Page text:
A week to be wicked, p.2
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       A Week to Be Wicked, p.2

         Part #2 of Spindle Cove series by Tessa Dare
 
Page 2

 

  “Does it?” He twisted his signet ring. “Well, your sister is lovely and elegant. And your mother’s made no secret that she’d welcome the match. ”

  Minerva curled her toes in her boots. “That’s putting it mildly. ”

  Last year, the Highwoods had come to this seaside village for a summer holiday. The sea air was supposed to improve Diana’s health. Well, Diana’s health had long been improved and summer was long gone, yet the Highwoods remained—all because of Mama’s hopes for a match between Diana and this charming viscount. So long as Lord Payne was in Spindle Cove, Mama would not hear of returning home. She’d even developed an uncharacteristic streak of optimism—each morning declaring as she stirred her chocolate, “I feel it, girls. Today is the day he proposes. ”

  And though Minerva knew Lord Payne to be the worst sort of man, she had never found it in herself to object. Because she loved it here. She didn’t want to leave. In Spindle Cove, she finally . . . belonged.

  Here, in her own personal paradise, she explored the rocky, fossil-studded coast free from care or censure, cataloging findings that could set England’s scientific community on its ear. The only thing that kept her from being completely happy was Lord Payne’s presence—and through one of life’s strange ironies, his presence was the very reason she was able to stay.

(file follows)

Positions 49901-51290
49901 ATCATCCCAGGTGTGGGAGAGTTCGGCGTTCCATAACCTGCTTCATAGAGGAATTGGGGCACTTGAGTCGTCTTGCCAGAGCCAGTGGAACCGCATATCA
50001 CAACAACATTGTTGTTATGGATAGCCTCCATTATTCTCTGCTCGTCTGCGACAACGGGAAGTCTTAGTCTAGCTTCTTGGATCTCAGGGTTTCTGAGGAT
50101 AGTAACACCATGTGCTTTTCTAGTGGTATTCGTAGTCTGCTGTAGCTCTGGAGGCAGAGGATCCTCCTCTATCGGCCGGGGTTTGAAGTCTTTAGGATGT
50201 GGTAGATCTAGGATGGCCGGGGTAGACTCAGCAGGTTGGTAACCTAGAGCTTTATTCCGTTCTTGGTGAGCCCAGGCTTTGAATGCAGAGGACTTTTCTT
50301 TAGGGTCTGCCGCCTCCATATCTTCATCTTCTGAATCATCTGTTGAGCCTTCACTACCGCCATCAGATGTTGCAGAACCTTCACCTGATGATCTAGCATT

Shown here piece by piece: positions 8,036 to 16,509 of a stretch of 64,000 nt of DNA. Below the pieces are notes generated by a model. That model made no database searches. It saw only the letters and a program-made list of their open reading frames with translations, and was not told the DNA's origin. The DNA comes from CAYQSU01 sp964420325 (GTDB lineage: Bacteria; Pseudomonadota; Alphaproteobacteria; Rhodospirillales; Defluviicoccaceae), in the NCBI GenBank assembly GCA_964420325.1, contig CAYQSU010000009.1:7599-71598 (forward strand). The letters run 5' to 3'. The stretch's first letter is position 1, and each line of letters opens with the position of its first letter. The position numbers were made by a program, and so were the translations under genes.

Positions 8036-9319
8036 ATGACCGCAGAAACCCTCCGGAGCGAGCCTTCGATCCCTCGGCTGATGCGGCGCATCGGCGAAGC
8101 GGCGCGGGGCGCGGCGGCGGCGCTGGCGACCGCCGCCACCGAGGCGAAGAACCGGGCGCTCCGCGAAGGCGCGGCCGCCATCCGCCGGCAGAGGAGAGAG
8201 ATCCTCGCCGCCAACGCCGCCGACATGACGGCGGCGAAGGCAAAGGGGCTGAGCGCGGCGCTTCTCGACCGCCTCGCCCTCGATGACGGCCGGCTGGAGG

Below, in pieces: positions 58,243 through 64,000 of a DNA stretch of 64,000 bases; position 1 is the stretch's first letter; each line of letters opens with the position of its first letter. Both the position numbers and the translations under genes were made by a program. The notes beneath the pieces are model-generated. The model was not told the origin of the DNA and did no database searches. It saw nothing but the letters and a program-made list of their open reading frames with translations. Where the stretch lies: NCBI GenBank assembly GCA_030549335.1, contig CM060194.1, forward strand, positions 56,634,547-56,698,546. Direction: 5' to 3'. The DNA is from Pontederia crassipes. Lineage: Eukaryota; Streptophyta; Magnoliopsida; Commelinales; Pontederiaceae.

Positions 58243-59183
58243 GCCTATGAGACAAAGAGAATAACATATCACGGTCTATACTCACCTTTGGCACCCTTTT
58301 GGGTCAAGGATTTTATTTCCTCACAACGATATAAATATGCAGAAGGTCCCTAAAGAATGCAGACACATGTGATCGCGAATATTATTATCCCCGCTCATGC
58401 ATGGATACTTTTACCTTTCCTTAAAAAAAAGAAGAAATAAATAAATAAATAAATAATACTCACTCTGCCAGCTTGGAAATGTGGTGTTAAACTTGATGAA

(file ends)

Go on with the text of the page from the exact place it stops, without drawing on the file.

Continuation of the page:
There’d seemed no harm in allowing Mama to nurse hopes of a proposal from his lordship‘s quarter. Minerva had known for certain a proposal wasn’t coming.

  Until this morning, when her certainty crumbled.

  “This morning, I was in the All Things shop,” she began. “I usually ignore Sally Bright’s gossip, but today . . . ” She met his gaze. “She said you’d given directions for your mail to be forwarded to London, after next week. She thinks you’re leaving Spindle Cove. ”

  “And you concluded that this means I’ll marry your sister. ”

  “Well, everyone knows your situation. If you had two shillings to rub together, you’d have left months ago. You’re stranded here until your fortune’s released from trust on your birthday, unless . . . ” She swallowed hard. “Unless you marry first. ”

  “That’s all true. ”

  She leaned forward in her chair. “I’ll leave in a heartbeat, if you’ll only repeat your words to me from last summer. That you have no intentions toward Diana. ”

  “But that was last summer. It’s April now. Is it so inconceivable that I might have changed my mind?”

  “Yes. ”

  “Why?” He snapped his fingers. “I know. You think I don’t possess a mind to change. Is that the sticking point?”

  She sat forward in her chair. “You can’t change your mind, because you haven’t changed. You’re a deceitful, insincere rake who flirts with unsuspecting ladies by day, then takes up with other men’s wives by night. ”